How to stop Blue Yeti from picking up keyboard sound

How to stop Blue Yeti from picking up keyboard sound

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Is your Blue Yeti picking up keyboard noise when you’re streaming, on video conference calls, or recording screen share tutorials? Don’t worry. I’ll explain what’s going on and how you can fix the problem.

You can prevent a Blue Yeti from picking up keyboard noise by doing the following… 

  1. Using the mic’s cardioid pattern or mode
  2. Speaking into the side of the Yeti and not the top
  3. Placing the keyboard behind the Yeti
  4. Having 4 to 10 inches between the mic and your mouth
  5. Dampening mechanical transmission of sound
  6. Using a boom scissor stand and shock mount
  7. Stopping sound reflections
  8. Reducing the noise of your keyboard
How to stop Blue Yeti from picking up keyboard sound - Pinterest Graphic

I’ll go into more depth on each of those points, explaining the issue and how each can be corrected. I’ll also provide links to products that you may find useful to stop your microphone picking up your keyboard.

The correct recording mode for streaming, podcasting, and vlogging 

Your Blue Yeti has several modes or polar patterns that determine from which direction the mic will accept sound. 

The microphone pattern that you will probably find to be the most useful will be Cardioid. This is the pattern you should use for streaming, podcasting, vlogging, singing, or recording a voiceover. 

The reason you would use the cardioid pattern is that it makes the microphone pick up sound mainly from directly in front of the mic. Sound from the sides is partly rejected and sound from the rear of the microphone is mostly rejected.

Cardioid Mic Pattern
Cardioid Pattern: The symbol representing it and the typical area of sensitivity on a Blue Yeti

By choosing the Yeti’s cardioid pattern you can control the direction from which sound is picked up. In do that, you can avoid picking up the sound of your keyboard while clearly picking up the sound of your voice.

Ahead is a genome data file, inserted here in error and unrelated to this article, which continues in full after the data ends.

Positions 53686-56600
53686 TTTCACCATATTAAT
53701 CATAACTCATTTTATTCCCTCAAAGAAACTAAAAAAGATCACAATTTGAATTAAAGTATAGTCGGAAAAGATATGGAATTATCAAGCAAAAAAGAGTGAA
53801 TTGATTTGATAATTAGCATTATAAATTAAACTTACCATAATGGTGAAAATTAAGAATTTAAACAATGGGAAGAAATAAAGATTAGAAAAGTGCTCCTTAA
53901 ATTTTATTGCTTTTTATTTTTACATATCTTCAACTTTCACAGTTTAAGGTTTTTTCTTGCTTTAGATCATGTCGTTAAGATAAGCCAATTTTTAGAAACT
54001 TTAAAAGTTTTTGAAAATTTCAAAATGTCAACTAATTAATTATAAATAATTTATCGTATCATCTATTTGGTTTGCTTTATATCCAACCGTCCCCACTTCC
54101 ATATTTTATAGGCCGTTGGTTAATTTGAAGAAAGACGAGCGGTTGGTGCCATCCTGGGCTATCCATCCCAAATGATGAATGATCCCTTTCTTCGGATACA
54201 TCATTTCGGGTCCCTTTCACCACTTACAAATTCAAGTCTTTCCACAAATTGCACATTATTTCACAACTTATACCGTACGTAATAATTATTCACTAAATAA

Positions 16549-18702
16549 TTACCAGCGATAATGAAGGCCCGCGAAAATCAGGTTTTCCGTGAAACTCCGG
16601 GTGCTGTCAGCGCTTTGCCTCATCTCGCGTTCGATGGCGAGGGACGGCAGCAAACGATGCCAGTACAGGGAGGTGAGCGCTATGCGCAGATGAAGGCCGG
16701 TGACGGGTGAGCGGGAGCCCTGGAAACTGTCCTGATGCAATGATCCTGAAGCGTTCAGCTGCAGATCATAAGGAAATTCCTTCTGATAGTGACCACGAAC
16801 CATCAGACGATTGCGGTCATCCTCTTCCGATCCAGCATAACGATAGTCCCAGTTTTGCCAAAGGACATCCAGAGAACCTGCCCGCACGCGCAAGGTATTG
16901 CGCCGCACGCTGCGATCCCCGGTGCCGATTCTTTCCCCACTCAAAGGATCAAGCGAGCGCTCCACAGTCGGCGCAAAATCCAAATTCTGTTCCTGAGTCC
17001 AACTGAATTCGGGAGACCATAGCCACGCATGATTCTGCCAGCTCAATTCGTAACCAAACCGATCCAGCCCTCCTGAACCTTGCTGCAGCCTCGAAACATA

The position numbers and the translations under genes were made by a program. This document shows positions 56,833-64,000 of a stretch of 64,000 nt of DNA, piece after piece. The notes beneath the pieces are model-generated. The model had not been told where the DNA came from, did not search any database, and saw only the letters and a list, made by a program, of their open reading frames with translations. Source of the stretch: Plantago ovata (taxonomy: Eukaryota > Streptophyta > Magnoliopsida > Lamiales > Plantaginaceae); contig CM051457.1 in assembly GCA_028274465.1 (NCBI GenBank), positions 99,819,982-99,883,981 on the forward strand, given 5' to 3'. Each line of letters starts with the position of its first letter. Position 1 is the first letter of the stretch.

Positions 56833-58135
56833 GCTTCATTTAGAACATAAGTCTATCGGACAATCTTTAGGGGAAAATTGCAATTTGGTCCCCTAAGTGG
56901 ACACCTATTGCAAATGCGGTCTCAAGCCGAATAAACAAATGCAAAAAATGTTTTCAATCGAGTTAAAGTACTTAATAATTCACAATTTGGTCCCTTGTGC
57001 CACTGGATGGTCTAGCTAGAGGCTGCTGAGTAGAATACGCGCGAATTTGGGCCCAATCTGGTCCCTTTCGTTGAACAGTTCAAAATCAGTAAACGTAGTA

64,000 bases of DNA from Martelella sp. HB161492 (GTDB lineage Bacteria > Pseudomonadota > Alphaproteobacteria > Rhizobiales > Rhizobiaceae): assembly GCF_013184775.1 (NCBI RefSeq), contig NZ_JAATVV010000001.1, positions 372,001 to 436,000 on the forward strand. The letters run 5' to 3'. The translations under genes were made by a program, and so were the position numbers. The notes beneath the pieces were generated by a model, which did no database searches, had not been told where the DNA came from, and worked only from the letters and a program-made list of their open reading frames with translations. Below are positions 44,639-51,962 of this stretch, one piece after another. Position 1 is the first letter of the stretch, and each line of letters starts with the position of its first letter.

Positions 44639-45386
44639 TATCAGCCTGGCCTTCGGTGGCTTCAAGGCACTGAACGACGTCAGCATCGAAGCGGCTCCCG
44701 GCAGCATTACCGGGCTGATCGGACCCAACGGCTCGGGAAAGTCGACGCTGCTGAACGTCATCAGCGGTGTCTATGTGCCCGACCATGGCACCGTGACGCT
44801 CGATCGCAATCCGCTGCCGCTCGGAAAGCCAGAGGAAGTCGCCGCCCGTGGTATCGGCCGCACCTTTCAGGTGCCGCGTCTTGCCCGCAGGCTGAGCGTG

CARDIOID MIC PATTERN: The best microphone polar pattern for most streaming, podcasting, vlogging, singing, or recording a voiceover.

Addressing your Blue Yeti Correctly 

Although the Blue Yeti USB microphone is simple to use, you do need to understand that not all microphones work and are used in the same way. So, in this section, I’ll explain the correct way to speak into your microphone. 

Whether you have left the Yeti on the included desktop stand, or attached it to a mic stand, you should understand how to angle the mic. 

You’ve probably watched plenty of TV news where the reporter uses a handheld microphone. Or maybe concerts where the singer holds a vocal mic just in front of their mouth. These are front address microphones, where the speaker, singer, or instrument face the top or end of the microphone. 

However, the Blue Yeti is a “side-address microphone”. A side-address microphone accepts sound from the side, or at 90° to its long axis. You should also know that if you have chosen the correct mode or pattern, you should be speaking into the side that includes the “Blue” logo. The Blue logo indicates the front of your Blue Yeti microphone.

Now you understand from which direction the Blue Yeti accepts sound; it can explain how a computer keyboard can appear loud if the Yeti is mistakenly used as a front address mic.

How not to use a Blue Yeti microphone
The Blue Yeti should not be used as an Front Address microphone. DO NOT speak into the top

In this situation the Yeti’s mic capsule (the part sensitive to sound) is pointing directly at the keyboard. But the speaker is talking into a less sensitive part of the microphone. To make themselves sound louder, the person speaking might try to turn up the microphone’s gain. This might improve the level of the voice, but it will also raise the sound of the keyboard by the same amount. The result is to that the keyboard will appear quite prominent.

The Blue Yeti is a side address microphone. Speak into the side with the Blue logo
The Blue Yeti is a side address microphone. Speak into the side with the Blue logo

So, the correct way to use a Blue Yeti when speaking, or singing, is to turn the mic so the side with the Blue logo faces toward your mouth. This may also require having the Yeti at an angle, so the grill is pointing at your mouth. Typically, the angle is about 30° to 45° from vertical, but it will depend on the position of your head relative to the Yeti.